With the opening of Noodlecat also came the concept of Brick & Mortar Pop-ups, Cleveland’s first pop up restaurant group. The pop-up restaurants have become a huge hit and include guest chefs Lee Anne Wong, Jeff Michaud, Jason Roberts, Amanda Freitag and more. Chef Jonathon Sawyer has also made several national television appearances including Iron Chef America, Dinner Impossible, Unique Eats, and Best Thing I Ever Ate.
Chef Jonathon Sawyer started the Tavern Vinegar Company in 2011. He can often be found in the cellar of his century home where he ferments over 300 gallons of single origin and blended wine, beer and malt vinegars for the restaurants and for retail sale. Tavern Vinegar Co. is available on the Greenhouse Tavern website and in specialty shops around the country including Publican Quality Meats in Chicago, The Dredger’s Union in Cleveland, and Revival Market in Houston.
When Jonathon is not in the kitchen he is surrounded by his family, his wife Amelia, son Catcher, daughter Louisiana, dogs Potato and Vito, and chickens Acorn, Bunny, Ginger, Trout, Bear & Squid. Jonathon is a tireless supporter of the green movement, local agriculture, and sustainable businesses both in Northeast Ohio and around the country.
Chef’s not done yet! A second Noodlecat location opened in Cleveland’s Historical West Side Market in April 2012, and a brand new concept, “Sawyer’s Street Frites,” is being launched at Cleveland Browns Stadium during the 2012-2013 football season.
Working at Joseph Decuis, he has learned the importance of working with fresh local foods. At their farm, they raise Wagyu cattle, chickens, herbs, and vegetables. In addition, they supplement with produce, meats, and dairy items from other local and similarly minded farms. These other farms tend to be small farms, many of whom are producing heritage breeds. Working with these local farms, they serve items only when they’re in season locally. As Chef Aaron stated, “Indiana tomatoes are amazing, but when they’re gone, we don’t have them any more. We don’t buy them from California or Mexico to keep them on the menu.” Located in Indiana and having standards such as that, it may seem difficult to provide produce to their diners in the winter. Chef Aaron did note, “We do have to source, some things can’t be grown locally. Our citrus comes from Florida. Arugula salad is grown north of Indianapolis, hydroponically, which keeps us in greens year round.” In addition, this restaurant has formed a relationship with a local Amish family that should help solve the problem. The family has built a greenhouse and will be growing items, such as collard greens and kale, for the restaurant’s use.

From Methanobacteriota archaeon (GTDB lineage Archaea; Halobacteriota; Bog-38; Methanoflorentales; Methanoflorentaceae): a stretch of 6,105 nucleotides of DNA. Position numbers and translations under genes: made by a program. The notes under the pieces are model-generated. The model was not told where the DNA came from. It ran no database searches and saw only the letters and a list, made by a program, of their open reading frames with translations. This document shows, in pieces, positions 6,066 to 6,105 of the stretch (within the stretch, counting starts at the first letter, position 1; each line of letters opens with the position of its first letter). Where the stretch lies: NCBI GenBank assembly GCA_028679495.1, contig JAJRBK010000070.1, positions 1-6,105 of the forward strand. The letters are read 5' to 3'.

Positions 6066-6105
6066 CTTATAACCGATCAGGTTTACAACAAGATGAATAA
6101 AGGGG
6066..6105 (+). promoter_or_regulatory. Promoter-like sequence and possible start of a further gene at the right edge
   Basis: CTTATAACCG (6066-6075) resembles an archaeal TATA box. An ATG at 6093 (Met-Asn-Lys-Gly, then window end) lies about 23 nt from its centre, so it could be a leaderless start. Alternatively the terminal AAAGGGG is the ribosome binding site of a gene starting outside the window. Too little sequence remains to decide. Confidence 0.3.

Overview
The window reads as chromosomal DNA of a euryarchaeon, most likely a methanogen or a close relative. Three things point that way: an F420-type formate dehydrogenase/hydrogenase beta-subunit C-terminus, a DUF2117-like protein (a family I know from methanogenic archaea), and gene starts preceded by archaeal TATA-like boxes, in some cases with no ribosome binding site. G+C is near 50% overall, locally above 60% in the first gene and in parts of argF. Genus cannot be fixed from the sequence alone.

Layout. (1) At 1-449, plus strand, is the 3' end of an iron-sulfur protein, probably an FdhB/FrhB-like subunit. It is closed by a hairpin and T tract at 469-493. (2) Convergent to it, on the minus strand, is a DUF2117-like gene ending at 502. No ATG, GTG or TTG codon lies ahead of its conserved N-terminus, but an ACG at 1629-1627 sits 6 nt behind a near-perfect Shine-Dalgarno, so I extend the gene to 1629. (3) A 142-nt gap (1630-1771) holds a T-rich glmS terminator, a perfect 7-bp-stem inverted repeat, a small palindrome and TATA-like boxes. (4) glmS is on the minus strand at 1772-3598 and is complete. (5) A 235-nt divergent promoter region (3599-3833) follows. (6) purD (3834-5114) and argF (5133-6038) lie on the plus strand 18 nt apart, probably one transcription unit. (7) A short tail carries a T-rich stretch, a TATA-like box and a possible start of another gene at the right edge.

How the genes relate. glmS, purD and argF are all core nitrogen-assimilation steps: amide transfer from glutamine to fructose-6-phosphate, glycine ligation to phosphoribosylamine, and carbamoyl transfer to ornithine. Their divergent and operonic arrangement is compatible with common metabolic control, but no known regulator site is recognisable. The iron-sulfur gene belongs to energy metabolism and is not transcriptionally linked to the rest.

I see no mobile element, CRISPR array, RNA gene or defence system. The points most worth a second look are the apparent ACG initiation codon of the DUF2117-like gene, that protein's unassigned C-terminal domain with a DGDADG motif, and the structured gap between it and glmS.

Discussing what he likes best on the menu, Chef Aaron indicated that the Wagyu beef was a favorite ingredient for cooking. The farm has been raising these cattle for seven years, and within that time it’s changed what the chefs can do with the beef. Instead of working with only the “good cuts”, such as filet, the chefs use all parts of the cow. As he explained, “We can elevate mundane cuts. When we are left with rounds, rump roasts, flank steak, and a ton of other cuts, we use cuts like that in a way that is up to our standard, which is always fun.” In fact, next year they may try to butcher their own cattle to maximize the amount of cuts that they get.
Moving from food to customers, we discussed why Joseph Decuis has so many loyal patrons. Chef Aaron attributed it to two factors, “The quality of food and quality of service. It is leaps and bounds above local restaurants.” He continued, “People come to us for the honesty of our food. Some people view it as a trend, but it is something we live by. It is not trendy. They know the eggs in the pasta are from 6 miles up the road. The chicken is fresh, never frozen. They know where the food is coming from.”
Working at Joseph Decuis with truly farm fresh ingredients and dedicated staff, Chef Aaron may be another one of the reasons why their patrons are so loyal.
Prior to joining The Townsend Hotel team, Chef Sayes most recently served as executive chef at the prestigious Atlanta Athletic Club in Johns Creek, Ga. Prior to that, he worked for The Ritz-Carlton Hotel Company at various property locations throughout the U.S., including Dearborn, Mich., Marina del Rey, Calif., New Orleans, La. and Buckhead, Ga.